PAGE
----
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Quitting Smoking - Planning Your Strategy to Quit


2. Get support

You will have a better chance of quitting successfully if you have help and support from your family, friends, and coworkers. Others sources of support include:

  • Your doctor. He or she can help you put together a plan of medicines and nicotine replacement therapy (NRT) that works for you. This could be Chantix and the nicotine patch, or maybe the nicotine patch with gum for those times you need something more.
  • Phone support (1-800-QUIT NOW). Telephone counselors can help you with practical ideas. Often they are people who have quit smoking themselves.

You can also find online support along with quit-smoking programs that you can attend. People who use telephone, group, or one-on-one counseling are much more likely to stop smoking than people who try to quit on their own.

actionset.gif Quitting Smoking: Getting Support

If a partner or friend is quitting, you can help.

actionset.gif Quitting Smoking: Helping Someone Quit

3. Learn new skills and behaviors

Since you won't be smoking, decide what you are going to do instead. Make a plan to:

  • Identify and think about ways you can avoid those things that make you reach for a cigarette (smoking triggers), at least at first. Try to change your smoking habits and rituals. Think about situations in which you will be at greatest risk for smoking. Make a plan for how you will deal with each situation.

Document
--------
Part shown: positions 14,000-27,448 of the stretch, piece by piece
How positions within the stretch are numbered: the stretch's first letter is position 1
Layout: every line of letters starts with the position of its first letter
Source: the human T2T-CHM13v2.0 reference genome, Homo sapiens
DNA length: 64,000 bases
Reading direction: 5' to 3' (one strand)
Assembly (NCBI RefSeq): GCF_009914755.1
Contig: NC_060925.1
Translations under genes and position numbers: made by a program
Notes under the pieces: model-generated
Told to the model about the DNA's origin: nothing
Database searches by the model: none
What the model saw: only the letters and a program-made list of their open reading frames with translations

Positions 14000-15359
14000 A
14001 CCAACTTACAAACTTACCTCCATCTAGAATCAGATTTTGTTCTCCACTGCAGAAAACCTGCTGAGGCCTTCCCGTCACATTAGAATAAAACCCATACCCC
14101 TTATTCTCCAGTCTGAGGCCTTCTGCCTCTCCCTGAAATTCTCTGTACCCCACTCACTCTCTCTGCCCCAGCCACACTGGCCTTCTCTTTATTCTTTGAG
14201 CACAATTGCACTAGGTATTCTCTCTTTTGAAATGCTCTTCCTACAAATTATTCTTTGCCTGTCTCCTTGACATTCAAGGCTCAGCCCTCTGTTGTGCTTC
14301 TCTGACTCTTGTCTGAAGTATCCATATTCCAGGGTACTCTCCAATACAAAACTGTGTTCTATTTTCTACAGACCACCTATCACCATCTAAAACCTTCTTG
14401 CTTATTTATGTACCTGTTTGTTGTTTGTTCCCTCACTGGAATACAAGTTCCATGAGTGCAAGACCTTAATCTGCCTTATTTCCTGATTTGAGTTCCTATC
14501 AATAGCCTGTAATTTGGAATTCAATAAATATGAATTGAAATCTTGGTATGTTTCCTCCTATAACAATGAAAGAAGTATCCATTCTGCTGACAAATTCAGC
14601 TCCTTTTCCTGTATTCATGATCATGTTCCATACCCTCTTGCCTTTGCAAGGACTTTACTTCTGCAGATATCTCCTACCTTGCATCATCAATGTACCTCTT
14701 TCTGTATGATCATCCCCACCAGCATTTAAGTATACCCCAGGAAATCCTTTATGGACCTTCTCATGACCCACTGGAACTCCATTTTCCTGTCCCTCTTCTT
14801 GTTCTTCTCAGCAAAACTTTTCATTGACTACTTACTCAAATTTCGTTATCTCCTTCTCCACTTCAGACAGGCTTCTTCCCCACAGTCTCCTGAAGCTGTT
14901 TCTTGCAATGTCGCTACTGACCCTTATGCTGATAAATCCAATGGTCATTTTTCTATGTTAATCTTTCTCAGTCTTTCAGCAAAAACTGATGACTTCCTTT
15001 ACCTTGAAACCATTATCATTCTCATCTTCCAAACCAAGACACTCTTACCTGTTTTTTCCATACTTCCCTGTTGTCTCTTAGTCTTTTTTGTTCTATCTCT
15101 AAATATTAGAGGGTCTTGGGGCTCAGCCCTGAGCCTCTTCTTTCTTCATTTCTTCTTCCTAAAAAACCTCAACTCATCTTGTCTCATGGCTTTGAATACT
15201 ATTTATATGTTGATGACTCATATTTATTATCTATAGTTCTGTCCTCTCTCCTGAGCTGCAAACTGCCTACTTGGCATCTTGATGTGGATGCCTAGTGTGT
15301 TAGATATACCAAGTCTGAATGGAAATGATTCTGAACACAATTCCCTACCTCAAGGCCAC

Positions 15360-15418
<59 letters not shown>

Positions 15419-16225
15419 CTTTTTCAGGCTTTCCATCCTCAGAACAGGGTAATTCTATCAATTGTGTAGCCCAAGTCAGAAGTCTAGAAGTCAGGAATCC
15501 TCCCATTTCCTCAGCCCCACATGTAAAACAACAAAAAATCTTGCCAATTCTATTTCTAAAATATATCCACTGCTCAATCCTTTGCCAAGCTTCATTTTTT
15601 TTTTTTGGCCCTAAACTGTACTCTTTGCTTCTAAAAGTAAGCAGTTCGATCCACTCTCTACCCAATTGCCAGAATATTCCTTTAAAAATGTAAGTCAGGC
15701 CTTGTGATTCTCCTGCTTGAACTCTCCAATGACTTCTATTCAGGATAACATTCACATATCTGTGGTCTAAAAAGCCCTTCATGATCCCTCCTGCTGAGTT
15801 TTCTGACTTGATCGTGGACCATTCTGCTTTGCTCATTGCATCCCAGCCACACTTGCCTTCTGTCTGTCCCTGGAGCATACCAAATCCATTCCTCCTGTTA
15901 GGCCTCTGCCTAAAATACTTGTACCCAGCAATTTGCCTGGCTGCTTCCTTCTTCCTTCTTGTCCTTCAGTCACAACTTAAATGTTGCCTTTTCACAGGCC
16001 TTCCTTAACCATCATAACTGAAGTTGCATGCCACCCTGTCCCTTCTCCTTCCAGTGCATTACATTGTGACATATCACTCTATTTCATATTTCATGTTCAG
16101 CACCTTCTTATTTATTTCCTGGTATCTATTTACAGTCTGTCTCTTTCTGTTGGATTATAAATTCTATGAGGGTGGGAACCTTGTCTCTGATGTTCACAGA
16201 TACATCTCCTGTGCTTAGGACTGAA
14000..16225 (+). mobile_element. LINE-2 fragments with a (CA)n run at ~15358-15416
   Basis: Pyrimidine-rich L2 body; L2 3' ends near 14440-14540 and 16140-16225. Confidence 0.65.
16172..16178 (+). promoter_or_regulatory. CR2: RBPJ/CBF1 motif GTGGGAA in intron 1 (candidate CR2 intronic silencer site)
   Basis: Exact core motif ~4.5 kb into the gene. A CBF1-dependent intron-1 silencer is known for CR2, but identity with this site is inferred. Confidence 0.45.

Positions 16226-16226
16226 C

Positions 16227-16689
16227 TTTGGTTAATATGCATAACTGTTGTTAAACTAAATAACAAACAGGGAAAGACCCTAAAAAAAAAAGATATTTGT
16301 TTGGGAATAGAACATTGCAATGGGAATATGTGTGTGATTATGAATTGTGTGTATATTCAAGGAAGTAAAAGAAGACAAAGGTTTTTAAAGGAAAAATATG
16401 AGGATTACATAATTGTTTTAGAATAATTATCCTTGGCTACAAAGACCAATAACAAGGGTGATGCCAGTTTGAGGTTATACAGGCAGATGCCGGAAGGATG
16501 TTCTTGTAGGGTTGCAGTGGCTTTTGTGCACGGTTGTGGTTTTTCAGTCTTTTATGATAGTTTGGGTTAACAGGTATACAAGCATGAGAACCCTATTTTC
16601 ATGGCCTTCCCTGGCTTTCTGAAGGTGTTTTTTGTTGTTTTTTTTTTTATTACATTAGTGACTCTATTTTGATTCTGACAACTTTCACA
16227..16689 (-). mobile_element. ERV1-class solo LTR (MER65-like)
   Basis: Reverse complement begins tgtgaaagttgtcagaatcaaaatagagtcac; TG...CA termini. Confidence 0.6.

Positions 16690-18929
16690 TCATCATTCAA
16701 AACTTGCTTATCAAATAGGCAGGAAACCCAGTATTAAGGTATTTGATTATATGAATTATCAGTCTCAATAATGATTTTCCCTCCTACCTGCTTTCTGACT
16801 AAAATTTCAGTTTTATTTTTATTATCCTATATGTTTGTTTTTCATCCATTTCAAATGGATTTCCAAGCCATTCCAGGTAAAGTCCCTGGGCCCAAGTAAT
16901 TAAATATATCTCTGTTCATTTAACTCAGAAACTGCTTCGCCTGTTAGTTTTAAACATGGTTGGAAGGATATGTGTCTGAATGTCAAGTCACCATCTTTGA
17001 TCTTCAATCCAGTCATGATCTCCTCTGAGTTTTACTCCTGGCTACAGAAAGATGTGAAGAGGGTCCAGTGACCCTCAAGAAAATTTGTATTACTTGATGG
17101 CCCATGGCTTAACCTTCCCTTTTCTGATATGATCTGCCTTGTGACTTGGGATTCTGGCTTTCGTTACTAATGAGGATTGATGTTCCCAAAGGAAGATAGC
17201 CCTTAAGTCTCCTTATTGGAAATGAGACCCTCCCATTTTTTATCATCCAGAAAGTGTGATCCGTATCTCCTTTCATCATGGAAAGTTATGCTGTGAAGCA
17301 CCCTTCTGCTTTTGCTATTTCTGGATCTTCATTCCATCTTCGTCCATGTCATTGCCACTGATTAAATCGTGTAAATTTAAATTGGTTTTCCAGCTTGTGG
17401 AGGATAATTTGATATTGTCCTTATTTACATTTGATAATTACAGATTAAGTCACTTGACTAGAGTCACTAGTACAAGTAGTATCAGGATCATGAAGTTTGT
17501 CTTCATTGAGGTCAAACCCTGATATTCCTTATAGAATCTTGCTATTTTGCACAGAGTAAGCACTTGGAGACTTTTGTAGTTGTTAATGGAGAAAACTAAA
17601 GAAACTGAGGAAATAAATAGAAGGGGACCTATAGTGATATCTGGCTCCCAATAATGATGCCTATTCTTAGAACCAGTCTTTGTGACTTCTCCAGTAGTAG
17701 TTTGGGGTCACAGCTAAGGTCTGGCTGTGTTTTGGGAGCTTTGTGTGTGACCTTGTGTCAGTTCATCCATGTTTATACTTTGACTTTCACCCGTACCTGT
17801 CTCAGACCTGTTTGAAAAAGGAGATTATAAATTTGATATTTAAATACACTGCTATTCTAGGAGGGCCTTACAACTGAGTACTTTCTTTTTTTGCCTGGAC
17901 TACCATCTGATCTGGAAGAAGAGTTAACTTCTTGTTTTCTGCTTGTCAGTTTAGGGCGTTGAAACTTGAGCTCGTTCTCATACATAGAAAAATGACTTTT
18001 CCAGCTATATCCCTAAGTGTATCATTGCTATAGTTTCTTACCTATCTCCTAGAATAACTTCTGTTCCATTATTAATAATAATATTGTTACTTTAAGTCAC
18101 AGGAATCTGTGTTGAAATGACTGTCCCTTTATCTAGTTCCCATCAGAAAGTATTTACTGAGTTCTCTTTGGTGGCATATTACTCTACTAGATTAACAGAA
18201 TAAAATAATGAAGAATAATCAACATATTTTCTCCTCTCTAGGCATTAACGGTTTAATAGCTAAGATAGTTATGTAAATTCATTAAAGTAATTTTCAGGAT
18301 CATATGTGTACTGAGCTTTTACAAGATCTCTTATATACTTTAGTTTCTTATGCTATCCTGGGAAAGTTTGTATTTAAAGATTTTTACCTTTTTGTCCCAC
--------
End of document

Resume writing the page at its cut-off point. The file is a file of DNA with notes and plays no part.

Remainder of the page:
• Change your daily routine. Take a different route to work, or eat a meal in a different place. Every day, do something that you enjoy.
  • Cut down on stress. Calm yourself or release tension by reading a book, taking a hot bath, or digging in your garden. See the topic Stress Management for ways to reduce stress in your life.
  • Spend time with nonsmokers and people who have stopped smoking.
  • Start seeing yourself as a person who is making healthy choices.

4. Get and use medicine

The U.S. Food and Drug Administration (FDA) has approved several medicines to help people quit smoking. You will double your chances of quitting even if medicine is the only treatment you use to quit. Your odds get even better when you combine medicine and other quit strategies, such as counseling.1

You won't have to take medicines forever—just for as long as it takes to help you quit. Your employer or health plan may help pay the cost of a quit-smoking program or provide help to pay for medicines. And remember that no matter how much it costs to buy medicines to help you stop smoking, it's still less than the cost of smoking.

The first-choice medicines are:2

  • Nicotine replacement therapy. This includes nicotine gum, patches camera.gif, lozenges, and inhalers. You can buy gum, patches, and lozenges without a prescription.
  • Bupropion SR (Zyban). This is a non-nicotine prescription medicine that you can use by itself or along with nicotine replacement products.
  • Varenicline (Chantix). This prescription medicine helps withdrawal symptoms and reduces the pleasure you feel from smoking.
dplink.gif Quitting Smoking: Should I Use Medicine?

Remember, taking medicines and using telephone or in-person counseling or a quit-smoking program at the same time greatly increases your chances of success.

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WebMD Medical Reference from Healthwise

Last Updated: November 12, 2012
This information is not intended to replace the advice of a doctor. Healthwise disclaims any liability for the decisions you make based on this information.

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